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Florida-based urban agriculture social enterprise and nonprofit Fleet Farming is making a difference in Central Florida, one lawn at a time. With a mission to redefine local food systems, Fleet Farming operates by converting lawns into edible gardens and micro-farms. To date, the movement has converted 70,140 square feet, harvested 3,840 pounds of produce and enlisted 4,392 volunteers. With more communities adopting this model, could fleet farming cities serve as food oasis for an urban farming future? It certainly underscores the importance of urban farming. Bold Business Associate Publisher John R. Miles and Project Bold Life President Dawna Stone interviewed Fleet Farming Co-Creator Chris Castro at the 2019 Synapse Innovation Summit.

 

The Journey to an Urban Farming Future Starts Now

Lawns, with their well-kept carpet of grass, are a quintessential American fixture. Sadly, a lawn is a symbol that comes at a considerable cost. According to a study conducted by NASA and Mountain West, there is now a total of 63,000 square miles of lawn in America. This number is three times larger than the lot area allotted for the corn crop and constitutes 1.9 percent of the surface of the continental United States. Lawns also contribute heavily to pollution and water shortage. Its maintenance consumes 9 billion gallons of water per day, 2.4 million metric tons of fertilizer, and 70 million pounds of insecticides and herbicides.

Meanwhile, our diet has a carbon footprint. If we account the amount of energy needed to plant, grow, process and transport our meals from farm to table, it’s easy to see how the agriculture and farming industry contributes to one-third of global greenhouse gas emissions. For instance, a small serving of potatoes every day can compound to 16 kilograms of carbon dioxide in a year. This number is enough to run a regular petrol car for 43 miles.

Fortunately, amidst these challenges, organizations, and communities such as Fleet Farming are discovering innovative ways to approach food security problems. With an urban farming future, challenges such as food shortage, environmental concerns and access to a wholesome food source, can all be tackled.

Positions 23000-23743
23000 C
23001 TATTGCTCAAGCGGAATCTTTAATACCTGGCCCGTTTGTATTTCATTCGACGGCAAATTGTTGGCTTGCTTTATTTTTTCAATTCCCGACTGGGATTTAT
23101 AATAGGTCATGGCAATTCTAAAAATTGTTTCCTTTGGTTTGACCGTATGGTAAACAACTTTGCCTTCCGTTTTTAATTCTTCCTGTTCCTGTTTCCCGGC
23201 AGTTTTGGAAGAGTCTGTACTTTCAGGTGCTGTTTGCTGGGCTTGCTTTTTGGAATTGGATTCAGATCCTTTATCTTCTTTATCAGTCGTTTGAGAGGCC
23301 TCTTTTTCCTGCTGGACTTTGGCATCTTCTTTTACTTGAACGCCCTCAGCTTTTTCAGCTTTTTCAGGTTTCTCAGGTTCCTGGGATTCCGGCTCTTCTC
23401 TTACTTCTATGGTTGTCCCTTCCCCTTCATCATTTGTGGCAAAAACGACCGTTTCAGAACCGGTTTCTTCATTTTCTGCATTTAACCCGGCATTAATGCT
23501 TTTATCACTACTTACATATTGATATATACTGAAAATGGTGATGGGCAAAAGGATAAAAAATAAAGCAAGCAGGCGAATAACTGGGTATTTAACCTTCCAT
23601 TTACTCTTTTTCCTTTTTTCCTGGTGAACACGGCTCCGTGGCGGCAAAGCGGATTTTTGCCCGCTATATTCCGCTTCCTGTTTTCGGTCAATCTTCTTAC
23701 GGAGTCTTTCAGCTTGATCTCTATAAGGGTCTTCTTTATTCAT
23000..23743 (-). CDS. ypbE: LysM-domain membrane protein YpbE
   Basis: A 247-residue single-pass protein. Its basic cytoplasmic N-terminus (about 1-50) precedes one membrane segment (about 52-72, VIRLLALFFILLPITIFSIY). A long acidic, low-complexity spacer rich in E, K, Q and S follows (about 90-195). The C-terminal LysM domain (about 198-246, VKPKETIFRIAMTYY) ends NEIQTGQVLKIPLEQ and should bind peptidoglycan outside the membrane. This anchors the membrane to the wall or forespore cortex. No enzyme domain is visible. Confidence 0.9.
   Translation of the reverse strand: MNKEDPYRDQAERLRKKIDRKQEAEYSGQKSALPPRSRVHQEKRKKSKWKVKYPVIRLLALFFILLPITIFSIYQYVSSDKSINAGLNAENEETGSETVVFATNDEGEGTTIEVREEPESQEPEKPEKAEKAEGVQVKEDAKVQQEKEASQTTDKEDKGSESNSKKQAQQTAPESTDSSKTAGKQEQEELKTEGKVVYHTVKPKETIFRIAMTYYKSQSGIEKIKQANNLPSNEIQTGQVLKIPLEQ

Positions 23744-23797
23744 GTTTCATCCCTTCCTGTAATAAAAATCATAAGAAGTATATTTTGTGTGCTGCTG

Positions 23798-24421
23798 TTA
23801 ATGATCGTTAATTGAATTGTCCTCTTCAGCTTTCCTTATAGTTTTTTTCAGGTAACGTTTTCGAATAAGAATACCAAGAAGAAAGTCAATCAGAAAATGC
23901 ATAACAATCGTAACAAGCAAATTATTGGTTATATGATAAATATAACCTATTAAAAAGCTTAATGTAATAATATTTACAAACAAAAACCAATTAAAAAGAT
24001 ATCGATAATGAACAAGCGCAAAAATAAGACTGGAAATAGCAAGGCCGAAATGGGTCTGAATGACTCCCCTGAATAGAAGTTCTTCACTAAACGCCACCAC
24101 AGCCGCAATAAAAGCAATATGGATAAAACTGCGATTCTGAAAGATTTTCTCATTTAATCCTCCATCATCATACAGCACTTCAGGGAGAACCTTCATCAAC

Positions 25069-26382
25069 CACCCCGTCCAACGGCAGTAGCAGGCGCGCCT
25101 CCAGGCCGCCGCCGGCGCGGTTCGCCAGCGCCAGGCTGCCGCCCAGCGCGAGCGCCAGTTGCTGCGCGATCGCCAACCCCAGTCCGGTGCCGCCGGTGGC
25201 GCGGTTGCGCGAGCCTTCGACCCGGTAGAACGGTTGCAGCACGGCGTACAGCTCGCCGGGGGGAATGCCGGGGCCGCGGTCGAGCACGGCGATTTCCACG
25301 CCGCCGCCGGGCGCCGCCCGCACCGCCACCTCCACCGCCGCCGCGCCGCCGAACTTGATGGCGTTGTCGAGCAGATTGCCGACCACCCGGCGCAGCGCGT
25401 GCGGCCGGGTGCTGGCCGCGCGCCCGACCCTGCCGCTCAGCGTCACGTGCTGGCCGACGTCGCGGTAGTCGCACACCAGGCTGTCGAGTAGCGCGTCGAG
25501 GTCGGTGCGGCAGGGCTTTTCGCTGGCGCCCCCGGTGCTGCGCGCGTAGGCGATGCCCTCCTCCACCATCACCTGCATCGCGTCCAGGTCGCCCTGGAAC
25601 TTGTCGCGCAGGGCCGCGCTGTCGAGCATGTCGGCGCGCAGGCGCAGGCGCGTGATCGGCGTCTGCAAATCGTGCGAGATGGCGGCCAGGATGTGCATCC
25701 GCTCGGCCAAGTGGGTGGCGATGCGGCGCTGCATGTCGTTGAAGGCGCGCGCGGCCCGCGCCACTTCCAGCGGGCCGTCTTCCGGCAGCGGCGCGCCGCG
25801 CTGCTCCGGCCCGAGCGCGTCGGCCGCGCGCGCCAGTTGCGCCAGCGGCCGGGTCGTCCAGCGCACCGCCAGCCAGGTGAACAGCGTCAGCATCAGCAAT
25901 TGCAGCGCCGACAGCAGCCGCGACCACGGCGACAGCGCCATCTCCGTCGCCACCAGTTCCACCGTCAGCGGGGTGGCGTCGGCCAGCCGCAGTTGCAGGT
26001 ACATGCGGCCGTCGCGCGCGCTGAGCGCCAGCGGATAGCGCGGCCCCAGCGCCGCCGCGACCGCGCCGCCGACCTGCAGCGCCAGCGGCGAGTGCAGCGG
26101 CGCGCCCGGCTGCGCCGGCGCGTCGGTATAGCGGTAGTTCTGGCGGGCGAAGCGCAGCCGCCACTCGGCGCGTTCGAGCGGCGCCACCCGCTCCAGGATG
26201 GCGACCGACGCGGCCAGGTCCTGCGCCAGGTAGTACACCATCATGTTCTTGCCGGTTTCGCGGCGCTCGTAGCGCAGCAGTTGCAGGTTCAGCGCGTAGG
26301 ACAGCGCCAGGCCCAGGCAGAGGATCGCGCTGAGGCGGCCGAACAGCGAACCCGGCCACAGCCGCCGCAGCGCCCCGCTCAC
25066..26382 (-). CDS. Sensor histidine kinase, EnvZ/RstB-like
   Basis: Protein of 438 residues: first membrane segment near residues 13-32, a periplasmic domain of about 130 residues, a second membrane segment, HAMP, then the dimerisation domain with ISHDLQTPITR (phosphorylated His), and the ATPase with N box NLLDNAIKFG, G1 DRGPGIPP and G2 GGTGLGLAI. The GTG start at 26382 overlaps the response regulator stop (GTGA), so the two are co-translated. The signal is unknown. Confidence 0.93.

The importance of urban farming lies in the promise of feeding everyone "smartly".
Sustainability is important – and an important part of the urban farming future according to Chris Castro.

Urban Farming Future Through Fleet Farming: Local, Communal and Environmental

A product of a design-thinking workshop sponsored by IDEAS For Us, Fleet Farming was born right at the heart of Florida in 2014. The concept was first tested in the Audubon Park of Orlando. Five years since its inception, Fleet Farming has sponsored various programs built upon the mission of increasing food accessibility and creating a healthier and more connected world.

  • Mobilizing the community through Swarm Rides. Volunteers within a branch use Swarm Rides to create awareness and encourage residents to come out and engage in Fleet Farming’s food system. This program works by assembling bike-riding volunteers three times in a month to tend to micro-farms on common lands within the community.
  • Shortening the farm-to-table food cycle by converting common spaces, school gardens, and private lawns as Fleet Farmlettes. By getting the support of local restaurants and food establishments, produce harvested from these Fleet Farmlettes are sold in community food markets and used as ingredients in the food they serve.
  • Helping landowners convert lawns and unused outdoors spaces into edible gardens. Through its garden installation service, Edible Landscapes, the organization is laying the foundations of fleet farming cities. In small but meaningful ways, Fleet Farming has been making a difference in the lives of landowners who joined the movement.
  • Educating the next generation of urban farmers to support fleet farming cities through Fleet Education. The organization provides lectures and workshops around the application of plant science. Their team of educators provides engaging lectures from Gardening 101 to Food Systems and private team-building farming events.
An urban farming future should include a number of solutions, not just one.
There is no one-size-fits-all solution to hunger, but Fleet Farming cities is a step in the right direction.

How Do You Feed the World? Fleet Farming Co-Creator Chris Castro Believes Cities May Be the Answer

Human population is predicted to reach the 9 billion mark by the year 2050. Inherently, a growing population requires an increase in food supply. To meet the population’s growing food requirement, experts estimate that crop yield should be doubled by the year 2050.

The importance of urban farming cannot be understated.
Chris Castro has seen the urban farming future, and it all about Fleet Farming.

Presently with a 7.5 billion total global population, 30 percent of greenhouse gas emissions come from the agriculture sector. Similarly, we must mention the declining quality of the soil due to excessive fertilizer, pesticide, and herbicide use. Amidst these environmental challenges and dwindling natural resources, businesses and the environment sector are looking for answers.

While some say that large-scale commercial farming is the solution we are looking for, environmentalist and local-organic growers are clamoring for sustainable alternatives. The debate is raging, but the question still stands: How do you feed 9 billion people without exhausting the planet?

Fleet farming cities offer possibilities and may hold the answers that the world is looking for. By reallocating resources, decreasing carbon footprint, and shortening the farm-to-table food cycle, we are not just feeding people. We’re also nourishing the future of humanity.

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